As illustrated in FIG. 2, the tetragonal crystal structure 16 includes atomic lattice sites 17 forming sides having length 18 which are essentially perpendicular to sides having length 20. In the tetragonal crystal structure 16, the length 18 does not equal the length 20. Subsequent aging heat treatments are used to both soften the martensite structure and also transform the Fe3C phase to M2C which strengthens the structure. The latter reaction tends to dominate, leading to secondary hardening. These reactions can lead to concomitant changes in crystal structure as the metastable martensitic BCT structure transitions to other phases, such as austenite and/or ferrite depending on the exposure temperature and time. It is to be understood that the iron-based alloy may be formed instead with other crystal structures such as, but not limited to, face centered cubic (e.g. austenite) and body centered cubic (e.g. ferrite). These phase transitions may lead to dimensional changes.

FIG. 3 shows a schematic cross-sectional view of the metal alloy 10 during transformation of the surface region 14 into a hardened surface region 28 as illustrated in FIG. 4. A high current density ion implantation, also known as high intensity plasma ion processing, process is used to form the hardened surface region, although other surface hardening processes may be utilized such as, but not limited to, nitrocarburizing, carburizing, boronizing, and chromizing.

The high current density ion implantation nitriding process is conducted in an appropriate reactor, an example of which is illustrated schematically in FIG. 5. The metal alloy 10 is placed in the reactor 34. The metal alloy 10 is placed in the high current density ion implantation chamber 36 on a cathode 38. The cathode 38 provides a voltage bias to the metal alloy 10, thereby heating the metal alloy 10 to a desired temperature that is below the heat treating temperature, such as an aging or tempering temperature, of the metal alloy 10.

Heating the metal alloy 10 to a temperature above the heat treating temperature may alter the incumbent crystal structure 16, relieve residual stresses in the metal alloy 10, otherwise undesirably alter the microstructure and properties of the core, and undesirably alter the dimensions of the metal alloy 10. By utilizing a temperature that is below the heat treating temperature of the metal alloy 10, the strength, toughness, incumbent crystal structure 16, and dimensions of the metal alloy 10 are maintained through the high current density ion implantation and process. Subsequent processes to dimensionalize the metal alloy 10 or a power transmission component formed from the metal alloy 10 are eliminated. For the preferred metal alloy 10 composition, the heat treating temperature is between 700° F. and about 1000° F. For other compositions, the heat treating temperature may be different.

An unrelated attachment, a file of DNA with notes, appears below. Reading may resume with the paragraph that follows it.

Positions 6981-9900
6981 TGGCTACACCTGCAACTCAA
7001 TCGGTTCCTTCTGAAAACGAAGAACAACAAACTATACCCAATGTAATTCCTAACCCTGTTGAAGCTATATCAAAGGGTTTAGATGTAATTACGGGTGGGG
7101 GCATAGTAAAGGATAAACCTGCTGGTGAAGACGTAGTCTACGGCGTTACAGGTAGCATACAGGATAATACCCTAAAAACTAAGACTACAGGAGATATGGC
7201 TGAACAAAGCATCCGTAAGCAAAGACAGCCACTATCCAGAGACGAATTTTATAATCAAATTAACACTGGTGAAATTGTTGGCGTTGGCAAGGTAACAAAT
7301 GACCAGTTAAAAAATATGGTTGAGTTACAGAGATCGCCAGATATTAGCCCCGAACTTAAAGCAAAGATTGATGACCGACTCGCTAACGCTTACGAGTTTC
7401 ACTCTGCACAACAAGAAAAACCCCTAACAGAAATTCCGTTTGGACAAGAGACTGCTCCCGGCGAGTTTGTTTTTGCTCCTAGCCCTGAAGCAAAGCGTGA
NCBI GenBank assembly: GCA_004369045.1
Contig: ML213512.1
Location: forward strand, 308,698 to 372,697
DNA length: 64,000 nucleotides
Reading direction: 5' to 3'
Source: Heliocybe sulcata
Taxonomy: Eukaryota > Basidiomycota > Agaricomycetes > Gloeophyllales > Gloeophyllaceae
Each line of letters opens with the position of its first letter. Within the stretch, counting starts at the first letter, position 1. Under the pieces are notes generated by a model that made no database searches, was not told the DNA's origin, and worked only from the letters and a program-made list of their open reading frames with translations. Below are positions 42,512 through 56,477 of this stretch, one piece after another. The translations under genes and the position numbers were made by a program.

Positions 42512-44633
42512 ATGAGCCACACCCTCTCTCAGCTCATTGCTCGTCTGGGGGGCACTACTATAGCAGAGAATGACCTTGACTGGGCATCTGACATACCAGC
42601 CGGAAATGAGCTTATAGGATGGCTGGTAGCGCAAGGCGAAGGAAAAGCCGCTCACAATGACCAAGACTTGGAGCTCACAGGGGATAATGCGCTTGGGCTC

The chamber 36 includes a vacuum pump 40 which maintains a vacuum in the chamber 36 of the reactor 34. A sample bias device 42 provides a bias voltage of between 200V and 1500V to the cathode 38. Preferably, the bias voltage is between 700V and 1000V. A thermocouple 44 attached to the cathode 38 detects the cathode 38 temperature and a cooling system 46 provides cooling capability to control the chamber 36 temperature. The chamber 36 is in fluid communication with precursor gases in storage tanks 48. The precursor gas storage tanks 48 may include gases such as nitrogen, hydrogen, and methane, although it should be noted that these gases are not all necessarily utilized during the high current density ion implantation nitriding process. The conduit 50 connects the precursor gas storage tanks 48 to the inner chamber 40 and includes a gas metering device 52 to control the gas flow from the gas storage tanks 48. A plasma discharge voltage device at the filament 54 provides an ionizing voltage to a filament 56, which ionizes incoming gas from the conduit 50. The plasma discharge voltage at the filament is preferably between 30V and 150V and even more preferably is about 100V. It is to be understood that the configuration of the reactor 34 is not meant to be limiting and that alternative configurations of high current density ion implantation reactors as well as reactors utilizing alternative surface processing processes may be used.